Who is better with numbers, college students or guppies?
Here we have an adorable Blue Grass Guppy. Attractive and not lacking is some math skills.
Many animals seem to understand small and large numbers. Dogs and chimps seem to understand what is 1, 2 or 3. Many animals seem to understand the concept of many: 1 versus 50. So scientists wanted to know how far back in the evolution of vertebrates (animals with a back bone) did this number ability start. Is estimating large numbers new, and therefore required a big brain? Or older, needing only a smaller brain.
Researchers from the University of Padova, Italy and the University College of London, United Kingdom devised an ingenious way to find out. As it turns out, guppies seem to like being in larger groups with others of their own type. So when a single guppy is put in the middle between two groups of guppies, say 3 guppies and 30 guppies, the single guppy quickly swims and joins the larger group. To test their estimating skills the scientists had multiple trials with different ratios of group sizes. Did the guppies count? In other words, could they tell the difference between 20 or 23 in a group? Or did they estimate small group verses bigger group. "That group is way larger than the other group so I'm joining the larger group... you know it is safer in numbers."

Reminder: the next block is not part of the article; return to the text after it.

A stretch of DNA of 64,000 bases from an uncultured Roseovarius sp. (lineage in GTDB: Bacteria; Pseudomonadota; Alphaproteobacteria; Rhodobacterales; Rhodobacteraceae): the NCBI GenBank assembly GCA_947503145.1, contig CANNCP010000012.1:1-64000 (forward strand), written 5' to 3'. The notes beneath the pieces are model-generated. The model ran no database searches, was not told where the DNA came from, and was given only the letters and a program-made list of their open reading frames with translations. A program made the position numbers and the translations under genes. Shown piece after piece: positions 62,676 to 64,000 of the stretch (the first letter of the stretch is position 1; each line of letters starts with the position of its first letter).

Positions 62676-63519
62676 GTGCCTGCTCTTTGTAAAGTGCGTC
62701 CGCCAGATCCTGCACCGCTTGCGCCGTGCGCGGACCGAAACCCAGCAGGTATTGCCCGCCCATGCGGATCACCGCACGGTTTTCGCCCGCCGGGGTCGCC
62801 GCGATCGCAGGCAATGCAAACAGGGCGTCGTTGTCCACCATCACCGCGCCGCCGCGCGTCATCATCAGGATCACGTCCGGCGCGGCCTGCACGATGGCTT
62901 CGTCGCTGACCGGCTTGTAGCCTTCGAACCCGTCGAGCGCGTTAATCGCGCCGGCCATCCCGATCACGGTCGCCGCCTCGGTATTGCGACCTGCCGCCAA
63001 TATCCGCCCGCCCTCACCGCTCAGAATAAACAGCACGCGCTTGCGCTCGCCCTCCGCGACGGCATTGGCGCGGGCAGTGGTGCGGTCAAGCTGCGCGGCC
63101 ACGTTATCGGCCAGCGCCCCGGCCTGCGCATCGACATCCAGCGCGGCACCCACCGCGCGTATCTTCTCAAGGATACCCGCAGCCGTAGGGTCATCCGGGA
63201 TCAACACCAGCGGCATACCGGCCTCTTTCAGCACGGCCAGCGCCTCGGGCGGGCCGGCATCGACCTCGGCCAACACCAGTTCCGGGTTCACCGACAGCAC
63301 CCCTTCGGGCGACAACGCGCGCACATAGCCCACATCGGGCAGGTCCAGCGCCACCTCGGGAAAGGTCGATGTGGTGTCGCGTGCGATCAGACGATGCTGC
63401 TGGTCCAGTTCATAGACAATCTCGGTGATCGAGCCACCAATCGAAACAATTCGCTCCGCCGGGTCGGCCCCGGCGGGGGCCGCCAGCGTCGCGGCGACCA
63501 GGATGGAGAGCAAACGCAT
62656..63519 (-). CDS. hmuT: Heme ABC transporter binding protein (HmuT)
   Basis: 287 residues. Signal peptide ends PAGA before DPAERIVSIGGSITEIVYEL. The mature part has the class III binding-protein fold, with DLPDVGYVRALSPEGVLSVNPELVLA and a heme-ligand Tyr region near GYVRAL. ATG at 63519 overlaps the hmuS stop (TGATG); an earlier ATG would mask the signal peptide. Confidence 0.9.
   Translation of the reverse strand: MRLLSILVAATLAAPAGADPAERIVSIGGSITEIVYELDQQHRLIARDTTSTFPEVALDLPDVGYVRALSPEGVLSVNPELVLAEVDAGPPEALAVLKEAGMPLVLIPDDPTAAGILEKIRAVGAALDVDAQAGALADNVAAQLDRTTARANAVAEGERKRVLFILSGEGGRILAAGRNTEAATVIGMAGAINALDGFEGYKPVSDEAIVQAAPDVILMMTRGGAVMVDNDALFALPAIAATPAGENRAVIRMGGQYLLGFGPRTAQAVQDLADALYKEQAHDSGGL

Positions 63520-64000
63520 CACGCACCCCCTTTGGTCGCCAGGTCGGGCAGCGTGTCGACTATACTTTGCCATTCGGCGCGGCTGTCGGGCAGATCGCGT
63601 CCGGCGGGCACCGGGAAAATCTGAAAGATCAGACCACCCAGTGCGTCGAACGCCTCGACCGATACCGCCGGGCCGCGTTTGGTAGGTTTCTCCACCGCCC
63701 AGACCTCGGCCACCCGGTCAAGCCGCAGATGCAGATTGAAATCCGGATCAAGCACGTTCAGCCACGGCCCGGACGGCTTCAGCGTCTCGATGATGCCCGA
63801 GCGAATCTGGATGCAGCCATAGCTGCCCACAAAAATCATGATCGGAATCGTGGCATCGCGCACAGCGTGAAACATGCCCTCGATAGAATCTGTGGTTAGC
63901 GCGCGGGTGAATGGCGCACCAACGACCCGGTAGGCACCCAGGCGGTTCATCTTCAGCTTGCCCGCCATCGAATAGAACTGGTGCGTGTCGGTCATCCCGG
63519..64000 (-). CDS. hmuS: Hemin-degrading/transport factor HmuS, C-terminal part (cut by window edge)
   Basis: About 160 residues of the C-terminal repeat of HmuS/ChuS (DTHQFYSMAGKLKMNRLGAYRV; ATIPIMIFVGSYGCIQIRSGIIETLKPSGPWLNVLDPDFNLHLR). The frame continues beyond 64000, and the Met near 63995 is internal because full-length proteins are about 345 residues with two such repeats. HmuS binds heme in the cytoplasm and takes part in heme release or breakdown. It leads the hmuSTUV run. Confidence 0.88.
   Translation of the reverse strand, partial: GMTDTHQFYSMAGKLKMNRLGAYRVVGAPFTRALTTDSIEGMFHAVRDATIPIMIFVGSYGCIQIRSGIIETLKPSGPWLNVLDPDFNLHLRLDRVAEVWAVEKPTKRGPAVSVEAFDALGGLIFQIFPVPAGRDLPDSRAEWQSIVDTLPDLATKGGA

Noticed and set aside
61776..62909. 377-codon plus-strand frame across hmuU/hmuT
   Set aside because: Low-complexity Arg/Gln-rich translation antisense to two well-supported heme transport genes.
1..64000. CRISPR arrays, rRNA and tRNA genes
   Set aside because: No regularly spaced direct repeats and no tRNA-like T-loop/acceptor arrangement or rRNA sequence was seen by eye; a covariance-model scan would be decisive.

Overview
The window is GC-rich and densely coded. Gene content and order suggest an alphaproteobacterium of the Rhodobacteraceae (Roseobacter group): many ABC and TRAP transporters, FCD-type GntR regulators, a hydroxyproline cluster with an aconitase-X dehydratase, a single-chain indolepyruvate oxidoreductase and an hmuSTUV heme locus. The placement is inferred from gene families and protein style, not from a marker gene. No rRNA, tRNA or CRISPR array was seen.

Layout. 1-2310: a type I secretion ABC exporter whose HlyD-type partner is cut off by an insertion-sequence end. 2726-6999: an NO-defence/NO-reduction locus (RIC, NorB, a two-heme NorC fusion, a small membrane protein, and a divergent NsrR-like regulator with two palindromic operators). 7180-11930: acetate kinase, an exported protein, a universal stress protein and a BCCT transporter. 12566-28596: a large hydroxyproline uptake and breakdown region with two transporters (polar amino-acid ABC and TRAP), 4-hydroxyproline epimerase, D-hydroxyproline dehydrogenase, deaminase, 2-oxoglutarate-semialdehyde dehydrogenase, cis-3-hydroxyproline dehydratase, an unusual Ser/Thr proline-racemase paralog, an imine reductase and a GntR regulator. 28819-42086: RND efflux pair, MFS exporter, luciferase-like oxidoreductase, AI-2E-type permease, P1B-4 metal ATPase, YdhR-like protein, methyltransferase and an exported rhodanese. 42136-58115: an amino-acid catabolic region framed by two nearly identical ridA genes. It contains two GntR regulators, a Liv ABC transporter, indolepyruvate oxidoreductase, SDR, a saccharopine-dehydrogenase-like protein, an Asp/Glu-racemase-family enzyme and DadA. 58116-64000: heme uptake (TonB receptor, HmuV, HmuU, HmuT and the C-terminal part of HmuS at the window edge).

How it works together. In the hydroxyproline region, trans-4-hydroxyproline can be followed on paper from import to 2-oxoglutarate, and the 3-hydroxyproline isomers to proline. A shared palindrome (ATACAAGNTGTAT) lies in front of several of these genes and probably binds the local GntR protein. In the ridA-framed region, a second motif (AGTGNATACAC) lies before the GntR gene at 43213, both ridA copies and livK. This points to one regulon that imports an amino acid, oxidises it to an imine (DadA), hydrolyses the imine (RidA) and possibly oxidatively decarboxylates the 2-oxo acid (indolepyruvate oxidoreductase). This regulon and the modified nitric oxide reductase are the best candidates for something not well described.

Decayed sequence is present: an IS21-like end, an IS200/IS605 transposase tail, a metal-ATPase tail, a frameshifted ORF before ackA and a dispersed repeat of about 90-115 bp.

The researches also tested college students. How do big brained college students do compared to little brained guppies?
Both guppies and students counted when the group was under 4 and estimated when the groups were larger.
Researchers came to the following conclusions concerning when math skills first developed:
...the building blocks of uniquely human mathematical abilities may be evolutionarily ancient, dating back to before the divergence of bony fish and tetrapod lineages.
The question posed on the TV program was "Are you smarter that a 5th grader?" But maybe it should be "are you smarter than a guppy?"
Read this study: http://www.plosone.org/article/info:doi/10.1371/journal.pone.0031923